Nonetheless, I will never claim to be in expert on this complex system, however seeing as the el nino is quickly fading into a more neutral pattern while at the same time the main development region of the Atlantic region continues to warm - the crux of this being more of a potential for heat engines (hurricanes/post tropical systems) to more readily/easily make their way into the northern latitudes in conjunction with an extremely strong gulf stream current. I will sit back and await the sad devolution of the pristine abyss.

pls!

Rich

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Re: The 2019 melting season
« Reply #996 on: May 23, 2019, 07:12:49 PM »
The fast ice at Barrow doesn't appear as resilent as in 2016.

it will be gone very soon, one morning we wake up and it will be no more, i predict within days, rather than weeks.

my guess: 3-6 days from now but that's a guess based on the images of the webcam, one can't see the exact thickness.

I might be inclined the agree with your you. Given that there is something stubborn about that patch, I'm going to guess 1-2 weeks.

Tor Bejnar

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Re: The 2019 melting season
« Reply #997 on: May 23, 2019, 07:40:33 PM »
With people making guesses on this thread, I opened a new poll on the topic.
Quote
Quote

my guess: 3-6 days from now but that's a guess based on the images of the webcam, one can't see the exact thickness.
I might be inclined the agree with your you. Given that there is something stubborn about that patch, I'm going to guess 1-2 weeks.
« Last Edit: May 23, 2019, 07:54:40 PM by Tor Bejnar »
Arctic ice is healthy for children and other living things.

El Cid

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Re: The 2019 melting season
« Reply #998 on: May 23, 2019, 07:50:24 PM »
Looking at the latest forecasts (GFS 1200UTC,ECMWF 00UTC) there seems to be no end in sight for sunny skies above the Pacific side. After day 5, both show consistent high pressure there. And looking at the picture above, posted by Neven, 2019 definitely looks much worse than 2016. If the sun keeps doing its job, we will lose the Beaufort and the Chukchi very soon...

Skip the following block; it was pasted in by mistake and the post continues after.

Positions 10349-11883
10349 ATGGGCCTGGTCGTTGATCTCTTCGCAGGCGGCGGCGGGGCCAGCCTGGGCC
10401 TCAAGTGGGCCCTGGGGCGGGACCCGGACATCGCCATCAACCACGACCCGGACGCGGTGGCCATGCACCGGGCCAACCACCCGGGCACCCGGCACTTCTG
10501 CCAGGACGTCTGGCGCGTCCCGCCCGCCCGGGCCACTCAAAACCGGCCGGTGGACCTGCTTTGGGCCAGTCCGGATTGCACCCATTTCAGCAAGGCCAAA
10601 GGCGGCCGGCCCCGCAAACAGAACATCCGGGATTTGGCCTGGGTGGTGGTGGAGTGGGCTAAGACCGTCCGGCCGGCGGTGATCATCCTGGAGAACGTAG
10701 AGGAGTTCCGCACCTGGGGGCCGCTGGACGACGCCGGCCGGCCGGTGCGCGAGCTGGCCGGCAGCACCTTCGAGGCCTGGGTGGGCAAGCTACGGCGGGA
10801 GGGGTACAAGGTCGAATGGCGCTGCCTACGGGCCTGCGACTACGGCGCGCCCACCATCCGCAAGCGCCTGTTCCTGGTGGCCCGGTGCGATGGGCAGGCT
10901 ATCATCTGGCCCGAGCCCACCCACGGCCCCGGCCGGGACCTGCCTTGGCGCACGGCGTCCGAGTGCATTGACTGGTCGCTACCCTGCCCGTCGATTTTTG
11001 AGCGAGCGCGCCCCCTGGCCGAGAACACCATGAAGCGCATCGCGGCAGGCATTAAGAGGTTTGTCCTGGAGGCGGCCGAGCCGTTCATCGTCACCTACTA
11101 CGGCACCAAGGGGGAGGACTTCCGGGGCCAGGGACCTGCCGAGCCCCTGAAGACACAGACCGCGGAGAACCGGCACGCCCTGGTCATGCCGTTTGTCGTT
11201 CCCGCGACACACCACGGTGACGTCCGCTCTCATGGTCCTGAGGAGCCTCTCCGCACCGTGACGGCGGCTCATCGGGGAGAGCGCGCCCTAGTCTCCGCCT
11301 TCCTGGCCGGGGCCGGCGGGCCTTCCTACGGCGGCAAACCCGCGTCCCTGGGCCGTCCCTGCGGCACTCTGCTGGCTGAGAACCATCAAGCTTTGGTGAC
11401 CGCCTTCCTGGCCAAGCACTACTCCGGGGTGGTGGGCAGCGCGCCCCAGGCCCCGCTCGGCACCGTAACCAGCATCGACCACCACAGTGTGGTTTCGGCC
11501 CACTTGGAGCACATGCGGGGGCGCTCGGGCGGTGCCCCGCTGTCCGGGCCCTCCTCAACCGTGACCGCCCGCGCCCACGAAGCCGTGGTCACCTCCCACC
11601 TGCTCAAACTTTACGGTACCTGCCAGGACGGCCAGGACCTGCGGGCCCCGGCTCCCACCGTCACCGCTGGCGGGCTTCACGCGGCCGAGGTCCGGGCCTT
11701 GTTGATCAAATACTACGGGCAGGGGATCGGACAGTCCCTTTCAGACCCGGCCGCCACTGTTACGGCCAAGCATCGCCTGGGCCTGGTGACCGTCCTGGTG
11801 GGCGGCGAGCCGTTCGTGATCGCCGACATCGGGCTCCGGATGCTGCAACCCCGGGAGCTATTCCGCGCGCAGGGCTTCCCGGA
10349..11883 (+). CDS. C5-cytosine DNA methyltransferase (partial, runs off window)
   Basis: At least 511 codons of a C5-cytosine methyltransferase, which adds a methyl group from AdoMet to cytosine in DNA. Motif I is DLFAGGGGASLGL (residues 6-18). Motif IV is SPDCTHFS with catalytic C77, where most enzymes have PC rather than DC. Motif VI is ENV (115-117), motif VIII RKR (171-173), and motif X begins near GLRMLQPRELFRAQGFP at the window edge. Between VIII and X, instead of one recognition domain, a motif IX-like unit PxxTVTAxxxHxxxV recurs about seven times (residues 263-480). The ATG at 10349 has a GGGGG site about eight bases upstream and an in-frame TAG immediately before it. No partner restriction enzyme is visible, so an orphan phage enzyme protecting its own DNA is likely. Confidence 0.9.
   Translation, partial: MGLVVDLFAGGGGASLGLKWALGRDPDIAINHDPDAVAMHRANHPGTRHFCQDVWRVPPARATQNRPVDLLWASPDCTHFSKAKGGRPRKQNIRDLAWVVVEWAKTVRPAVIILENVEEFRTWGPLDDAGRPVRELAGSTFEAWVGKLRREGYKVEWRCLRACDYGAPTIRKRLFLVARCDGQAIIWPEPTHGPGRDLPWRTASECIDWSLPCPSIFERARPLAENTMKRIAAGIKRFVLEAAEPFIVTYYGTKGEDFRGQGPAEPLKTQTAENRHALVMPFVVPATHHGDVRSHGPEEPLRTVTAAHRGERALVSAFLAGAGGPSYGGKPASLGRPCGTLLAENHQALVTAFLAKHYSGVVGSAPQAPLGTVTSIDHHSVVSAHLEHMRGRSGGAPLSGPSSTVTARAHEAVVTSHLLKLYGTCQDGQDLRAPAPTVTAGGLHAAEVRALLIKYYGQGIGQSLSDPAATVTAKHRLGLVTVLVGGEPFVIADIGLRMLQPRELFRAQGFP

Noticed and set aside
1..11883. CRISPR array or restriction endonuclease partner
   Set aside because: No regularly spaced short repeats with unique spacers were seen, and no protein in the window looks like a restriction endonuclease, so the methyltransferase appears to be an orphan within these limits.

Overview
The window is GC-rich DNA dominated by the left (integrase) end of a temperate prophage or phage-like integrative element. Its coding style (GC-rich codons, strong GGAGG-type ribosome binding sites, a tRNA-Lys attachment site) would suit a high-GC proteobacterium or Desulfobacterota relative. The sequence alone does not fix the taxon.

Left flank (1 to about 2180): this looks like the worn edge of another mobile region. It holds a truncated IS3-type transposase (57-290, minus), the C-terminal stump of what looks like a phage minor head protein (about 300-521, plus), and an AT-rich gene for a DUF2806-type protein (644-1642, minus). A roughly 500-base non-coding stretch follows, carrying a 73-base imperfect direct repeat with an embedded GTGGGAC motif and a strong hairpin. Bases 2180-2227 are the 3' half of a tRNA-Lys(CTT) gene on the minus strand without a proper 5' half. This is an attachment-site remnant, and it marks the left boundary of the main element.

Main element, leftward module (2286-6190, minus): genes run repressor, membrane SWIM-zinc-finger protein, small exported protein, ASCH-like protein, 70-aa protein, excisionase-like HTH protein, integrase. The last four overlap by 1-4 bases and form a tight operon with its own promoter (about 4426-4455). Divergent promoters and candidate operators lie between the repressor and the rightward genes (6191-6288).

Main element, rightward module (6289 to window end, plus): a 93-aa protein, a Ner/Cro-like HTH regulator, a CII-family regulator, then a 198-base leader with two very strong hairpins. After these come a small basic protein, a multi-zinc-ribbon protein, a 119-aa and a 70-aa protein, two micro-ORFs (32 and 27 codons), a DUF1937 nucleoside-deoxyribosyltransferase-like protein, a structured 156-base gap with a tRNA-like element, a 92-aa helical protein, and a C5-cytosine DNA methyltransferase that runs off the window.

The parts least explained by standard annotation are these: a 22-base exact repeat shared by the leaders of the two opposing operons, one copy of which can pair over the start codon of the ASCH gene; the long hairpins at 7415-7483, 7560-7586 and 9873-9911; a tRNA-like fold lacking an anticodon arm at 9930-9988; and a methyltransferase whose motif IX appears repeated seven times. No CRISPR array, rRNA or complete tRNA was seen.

Pragma

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Re: The 2019 melting season
« Reply #999 on: May 23, 2019, 07:56:38 PM »

This animation of weekly ice age distribution maps from Feb 5th to May 6th shows how much of the MYI has been pushed towards the Atlantic exit, ...

Hello all,

I regularly learn from this excellent site, but rarely post. I can't always follow developments in detail, but studying the above animation, I was shocked by the widespread mobility of the ice, so early in the season.

It stands to reason that previously, older and thicker ice would tend to be more cohesive and resistant to winds and currents but then I realized I have no real reference for how things have changed. The whole arctic ocean seems to be one big slushie now.

I am guessing that the ice was never truly monolithic. I am aware of the huge drop in multiyear, low salinity ice but I can't relate that to stability. Can someone help me get a feel for average ice behaviour ten or twenty years ago regarding movement?

I'm happy to study it myself, if someone can recommend appropriate archive links, but I suspect the applicable tools and products weren't around then.

Things seem bad, but I guess I'm really asking "How bad, how fast?". Is this disintegration relatively recent and/or sudden?

Thanks